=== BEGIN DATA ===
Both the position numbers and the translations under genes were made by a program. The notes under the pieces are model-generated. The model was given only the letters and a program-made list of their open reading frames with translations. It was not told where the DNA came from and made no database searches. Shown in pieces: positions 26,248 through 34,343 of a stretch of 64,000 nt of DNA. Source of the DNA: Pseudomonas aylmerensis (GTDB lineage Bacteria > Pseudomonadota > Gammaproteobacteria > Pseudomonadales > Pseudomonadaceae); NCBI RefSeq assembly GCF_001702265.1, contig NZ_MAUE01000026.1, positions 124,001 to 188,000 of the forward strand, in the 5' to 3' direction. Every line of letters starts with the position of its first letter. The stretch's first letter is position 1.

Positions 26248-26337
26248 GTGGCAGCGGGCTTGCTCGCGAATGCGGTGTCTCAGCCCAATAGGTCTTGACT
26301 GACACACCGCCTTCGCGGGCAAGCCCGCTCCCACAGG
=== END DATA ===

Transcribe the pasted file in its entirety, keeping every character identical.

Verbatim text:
Both the position numbers and the translations under genes were made by a program. The notes under the pieces are model-generated. The model was given only the letters and a program-made list of their open reading frames with translations. It was not told where the DNA came from and made no database searches. Shown in pieces: positions 26,248 through 34,343 of a stretch of 64,000 nt of DNA. Source of the DNA: Pseudomonas aylmerensis (GTDB lineage Bacteria > Pseudomonadota > Gammaproteobacteria > Pseudomonadales > Pseudomonadaceae); NCBI RefSeq assembly GCF_001702265.1, contig NZ_MAUE01000026.1, positions 124,001 to 188,000 of the forward strand, in the 5' to 3' direction. Every line of letters starts with the position of its first letter. The stretch's first letter is position 1.

Positions 26248-26337
26248 GTGGCAGCGGGCTTGCTCGCGAATGCGGTGTCTCAGCCCAATAGGTCTTGACT
26301 GACACACCGCCTTCGCGGGCAAGCCCGCTCCCACAGG